Currently, when trees are cut down on an industrial scale (what the expert calls "tree harvesting"), heavy wheeled or tracked vehicles are employed which were often designed for field work or building sites, and weigh up to 55 tons when loaded.
As a consequence, large areas of forest floor are destroyed, and its regeneration can last many decades. Instead of improving these systems, the mechanical engineer Christian Knobloch has invented a new movement concept from scratch by applying constructional-geometrical optimisation methods.
His "striding harvester", weighing only 7.5 tons, combines a number of valuable advantages. Like a horse's hoof, it presses down on the soil selectively, and as a result, the soil can recover much faster than it could after being heavily disturbed by conventional forestry machines. In addition, the patented concept allows for stepping over ditches and other obstacles of up to 4.6 metres wide. Marshy ground and inclines as steep as 36% are no problem for the futuristic strider.
How does this form of movement actually work? "This new striding movement has no prototype in nature", explains Christian Knobloch. "The payload moves on a kind of bridge with three cantilevered feet on each end that are able to adapt to the ground surface. After each step, a new direction can be chosen, whereby the bridge moves forwards or backwards in the stepping direction. The payload carried by the mechanism consists of a cabin, traction technology, and a telescopic crane. The payload always bears down on one of the two 'legs' or bases, which enables the unloaded base to pivot around it in a space-saving way."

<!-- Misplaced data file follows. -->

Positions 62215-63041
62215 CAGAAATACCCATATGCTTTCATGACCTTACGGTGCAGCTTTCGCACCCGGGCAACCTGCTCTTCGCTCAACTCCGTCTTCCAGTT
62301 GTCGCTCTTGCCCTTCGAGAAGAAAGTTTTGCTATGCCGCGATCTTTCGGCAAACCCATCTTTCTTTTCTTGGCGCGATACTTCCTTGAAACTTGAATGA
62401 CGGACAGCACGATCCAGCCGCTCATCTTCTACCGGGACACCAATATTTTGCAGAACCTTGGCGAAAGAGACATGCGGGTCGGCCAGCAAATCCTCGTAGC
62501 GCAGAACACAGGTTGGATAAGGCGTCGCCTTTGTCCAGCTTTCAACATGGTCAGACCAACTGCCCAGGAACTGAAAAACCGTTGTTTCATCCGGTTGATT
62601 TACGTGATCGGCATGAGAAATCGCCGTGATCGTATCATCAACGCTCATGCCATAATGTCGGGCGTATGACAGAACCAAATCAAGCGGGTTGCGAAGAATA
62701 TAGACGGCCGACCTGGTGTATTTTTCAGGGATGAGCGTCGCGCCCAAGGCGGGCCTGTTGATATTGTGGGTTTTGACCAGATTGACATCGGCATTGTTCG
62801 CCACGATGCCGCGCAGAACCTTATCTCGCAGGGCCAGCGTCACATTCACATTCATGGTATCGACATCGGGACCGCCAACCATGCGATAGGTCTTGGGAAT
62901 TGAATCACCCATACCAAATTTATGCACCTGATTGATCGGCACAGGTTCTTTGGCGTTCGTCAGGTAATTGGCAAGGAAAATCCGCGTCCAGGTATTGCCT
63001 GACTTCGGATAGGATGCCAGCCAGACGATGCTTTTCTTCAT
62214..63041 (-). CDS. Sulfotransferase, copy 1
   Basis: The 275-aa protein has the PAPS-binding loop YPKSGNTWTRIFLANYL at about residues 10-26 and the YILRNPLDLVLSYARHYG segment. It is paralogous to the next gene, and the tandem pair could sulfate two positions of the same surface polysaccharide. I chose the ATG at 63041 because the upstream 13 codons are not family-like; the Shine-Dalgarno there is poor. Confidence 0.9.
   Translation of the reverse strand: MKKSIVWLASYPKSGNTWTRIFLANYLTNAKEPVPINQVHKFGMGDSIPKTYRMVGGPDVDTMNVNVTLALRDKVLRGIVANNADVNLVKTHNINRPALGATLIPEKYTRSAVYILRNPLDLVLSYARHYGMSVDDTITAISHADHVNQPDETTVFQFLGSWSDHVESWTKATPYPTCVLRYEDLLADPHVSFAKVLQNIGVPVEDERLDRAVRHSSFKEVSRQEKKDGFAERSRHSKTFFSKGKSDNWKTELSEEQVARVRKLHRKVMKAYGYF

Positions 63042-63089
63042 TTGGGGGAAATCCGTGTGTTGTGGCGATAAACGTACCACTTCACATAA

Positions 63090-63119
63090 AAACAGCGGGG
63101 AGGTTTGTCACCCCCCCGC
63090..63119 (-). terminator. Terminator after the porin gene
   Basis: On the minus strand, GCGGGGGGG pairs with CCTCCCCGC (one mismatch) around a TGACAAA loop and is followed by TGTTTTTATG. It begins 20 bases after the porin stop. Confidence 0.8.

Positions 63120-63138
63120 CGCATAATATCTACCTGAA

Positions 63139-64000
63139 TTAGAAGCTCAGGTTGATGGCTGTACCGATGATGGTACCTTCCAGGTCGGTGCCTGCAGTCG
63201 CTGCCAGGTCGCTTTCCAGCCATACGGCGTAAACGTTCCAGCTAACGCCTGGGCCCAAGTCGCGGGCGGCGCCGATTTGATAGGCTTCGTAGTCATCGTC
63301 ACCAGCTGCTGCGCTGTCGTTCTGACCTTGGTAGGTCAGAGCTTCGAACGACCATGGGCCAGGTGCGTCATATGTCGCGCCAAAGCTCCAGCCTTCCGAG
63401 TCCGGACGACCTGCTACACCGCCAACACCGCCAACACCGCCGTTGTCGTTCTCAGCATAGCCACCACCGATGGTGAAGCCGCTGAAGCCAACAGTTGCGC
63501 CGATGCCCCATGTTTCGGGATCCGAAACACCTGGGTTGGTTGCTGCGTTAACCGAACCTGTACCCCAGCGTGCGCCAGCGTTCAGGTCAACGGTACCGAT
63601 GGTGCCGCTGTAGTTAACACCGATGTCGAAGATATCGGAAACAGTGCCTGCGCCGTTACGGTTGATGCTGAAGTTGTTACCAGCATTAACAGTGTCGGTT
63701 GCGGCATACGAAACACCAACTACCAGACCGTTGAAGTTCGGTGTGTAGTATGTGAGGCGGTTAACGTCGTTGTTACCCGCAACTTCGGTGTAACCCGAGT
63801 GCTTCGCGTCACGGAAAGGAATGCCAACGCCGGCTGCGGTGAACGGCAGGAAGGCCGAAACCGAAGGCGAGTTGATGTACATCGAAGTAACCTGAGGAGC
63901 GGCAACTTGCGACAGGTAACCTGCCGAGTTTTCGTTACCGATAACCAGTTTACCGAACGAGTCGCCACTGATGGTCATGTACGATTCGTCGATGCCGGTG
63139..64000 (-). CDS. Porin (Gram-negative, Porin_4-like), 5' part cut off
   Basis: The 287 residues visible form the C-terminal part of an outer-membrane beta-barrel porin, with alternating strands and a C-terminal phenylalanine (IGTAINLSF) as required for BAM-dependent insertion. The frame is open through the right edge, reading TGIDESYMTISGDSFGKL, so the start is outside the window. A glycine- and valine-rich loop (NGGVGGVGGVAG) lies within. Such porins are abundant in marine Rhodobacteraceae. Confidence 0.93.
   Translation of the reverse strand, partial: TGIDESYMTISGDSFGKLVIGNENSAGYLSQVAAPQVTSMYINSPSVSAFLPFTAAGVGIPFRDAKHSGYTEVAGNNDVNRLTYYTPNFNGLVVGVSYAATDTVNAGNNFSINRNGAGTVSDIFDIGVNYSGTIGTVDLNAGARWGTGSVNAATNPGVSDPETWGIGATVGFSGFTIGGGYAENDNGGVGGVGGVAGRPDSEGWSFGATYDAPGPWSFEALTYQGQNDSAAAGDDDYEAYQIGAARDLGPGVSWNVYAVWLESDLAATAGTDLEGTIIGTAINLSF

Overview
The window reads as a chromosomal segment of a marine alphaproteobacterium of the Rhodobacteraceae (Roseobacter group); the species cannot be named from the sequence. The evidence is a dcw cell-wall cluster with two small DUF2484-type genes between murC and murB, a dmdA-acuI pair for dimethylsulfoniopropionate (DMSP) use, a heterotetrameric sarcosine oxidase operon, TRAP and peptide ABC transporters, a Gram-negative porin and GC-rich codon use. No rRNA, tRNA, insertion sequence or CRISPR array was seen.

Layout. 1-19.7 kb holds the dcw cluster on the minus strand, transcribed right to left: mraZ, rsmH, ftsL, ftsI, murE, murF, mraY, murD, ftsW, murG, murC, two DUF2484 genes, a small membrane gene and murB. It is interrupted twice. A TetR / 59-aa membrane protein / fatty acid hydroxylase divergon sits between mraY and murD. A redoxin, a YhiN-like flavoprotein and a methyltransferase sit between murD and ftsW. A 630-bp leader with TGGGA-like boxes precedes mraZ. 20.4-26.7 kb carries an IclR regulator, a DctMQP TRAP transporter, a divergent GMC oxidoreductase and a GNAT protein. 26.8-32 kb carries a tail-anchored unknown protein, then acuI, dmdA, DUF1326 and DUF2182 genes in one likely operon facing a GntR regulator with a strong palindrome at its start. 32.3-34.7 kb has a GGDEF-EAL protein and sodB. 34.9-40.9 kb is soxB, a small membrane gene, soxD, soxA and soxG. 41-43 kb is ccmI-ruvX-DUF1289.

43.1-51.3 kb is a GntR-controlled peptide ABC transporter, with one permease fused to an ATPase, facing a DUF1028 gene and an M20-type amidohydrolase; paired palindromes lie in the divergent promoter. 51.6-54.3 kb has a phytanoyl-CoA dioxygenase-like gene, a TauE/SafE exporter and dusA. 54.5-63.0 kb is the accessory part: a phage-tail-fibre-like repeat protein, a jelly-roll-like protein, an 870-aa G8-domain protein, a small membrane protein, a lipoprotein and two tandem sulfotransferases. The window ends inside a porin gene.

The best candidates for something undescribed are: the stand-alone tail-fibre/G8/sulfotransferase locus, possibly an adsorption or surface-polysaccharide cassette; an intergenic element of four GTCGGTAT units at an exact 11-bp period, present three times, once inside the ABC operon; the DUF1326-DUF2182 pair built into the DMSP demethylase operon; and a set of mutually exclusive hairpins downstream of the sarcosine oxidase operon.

The new kind of movement offers many benefits. Apart from its unequalled "step" of 8 metres, the "striding harvester" can reach trees at a distance of 10 metres within a working area of 480 square metres. The splayed out cantilevered feet provide a large platform that enables the crane to lift heavy weights in spite of the relatively light weight of the machine. All the critical areas related to the striding mechanism were analysed in detail by the creative industrial designer in his diploma thesis, which was supervised by Dr. Günter Kranke (Centre for Industrial Design, TU Dresden), and evaluated according to statics criteria.
As a by-product of the work, which deals primarily with tree harvesting, Knobloch, in collaboration with Prof. Jörn Erler, developed an idea about a simple, inexpensive and soil-friendly way of transporting felled trees. This means of transport would ideally complement the stepping machine concept, and would make the purchase of a "striding harvester" even more attractive to forest owners. Christian Knobloch discloses that potential industrial partners are already queuing up at his doorstep. The concept of constructing a "friendly, industrious, agile, and robust machine", which is much more attuned to work in the forest than any chunky tracked vehicle, has obviously worked out.